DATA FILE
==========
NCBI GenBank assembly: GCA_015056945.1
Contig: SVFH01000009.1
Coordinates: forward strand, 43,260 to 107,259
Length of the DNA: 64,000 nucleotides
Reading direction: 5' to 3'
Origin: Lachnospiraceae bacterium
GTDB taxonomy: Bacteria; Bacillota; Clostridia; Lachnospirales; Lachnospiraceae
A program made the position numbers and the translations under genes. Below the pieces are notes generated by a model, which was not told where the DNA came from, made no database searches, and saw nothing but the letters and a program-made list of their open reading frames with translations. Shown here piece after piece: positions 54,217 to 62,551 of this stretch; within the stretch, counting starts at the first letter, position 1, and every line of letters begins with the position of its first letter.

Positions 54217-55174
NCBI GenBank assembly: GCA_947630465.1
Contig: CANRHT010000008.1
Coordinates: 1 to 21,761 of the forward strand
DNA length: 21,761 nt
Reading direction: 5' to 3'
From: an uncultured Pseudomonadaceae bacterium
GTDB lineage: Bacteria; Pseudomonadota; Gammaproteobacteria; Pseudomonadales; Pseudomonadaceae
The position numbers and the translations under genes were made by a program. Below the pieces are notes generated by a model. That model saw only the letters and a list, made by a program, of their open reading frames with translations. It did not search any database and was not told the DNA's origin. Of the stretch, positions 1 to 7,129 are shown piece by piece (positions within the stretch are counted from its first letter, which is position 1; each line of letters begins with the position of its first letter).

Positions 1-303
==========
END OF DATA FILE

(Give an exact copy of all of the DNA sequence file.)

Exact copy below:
NCBI GenBank assembly: GCA_015056945.1
Contig: SVFH01000009.1
Coordinates: forward strand, 43,260 to 107,259
Length of the DNA: 64,000 nucleotides
Reading direction: 5' to 3'
Origin: Lachnospiraceae bacterium
GTDB taxonomy: Bacteria; Bacillota; Clostridia; Lachnospirales; Lachnospiraceae
A program made the position numbers and the translations under genes. Below the pieces are notes generated by a model, which was not told where the DNA came from, made no database searches, and saw nothing but the letters and a program-made list of their open reading frames with translations. Shown here piece after piece: positions 54,217 to 62,551 of this stretch; within the stretch, counting starts at the first letter, position 1, and every line of letters begins with the position of its first letter.

Positions 54217-55174
NCBI GenBank assembly: GCA_947630465.1
Contig: CANRHT010000008.1
Coordinates: 1 to 21,761 of the forward strand
DNA length: 21,761 nt
Reading direction: 5' to 3'
From: an uncultured Pseudomonadaceae bacterium
GTDB lineage: Bacteria; Pseudomonadota; Gammaproteobacteria; Pseudomonadales; Pseudomonadaceae
The position numbers and the translations under genes were made by a program. Below the pieces are notes generated by a model. That model saw only the letters and a list, made by a program, of their open reading frames with translations. It did not search any database and was not told the DNA's origin. Of the stretch, positions 1 to 7,129 are shown piece by piece (positions within the stretch are counted from its first letter, which is position 1; each line of letters begins with the position of its first letter).

Positions 1-303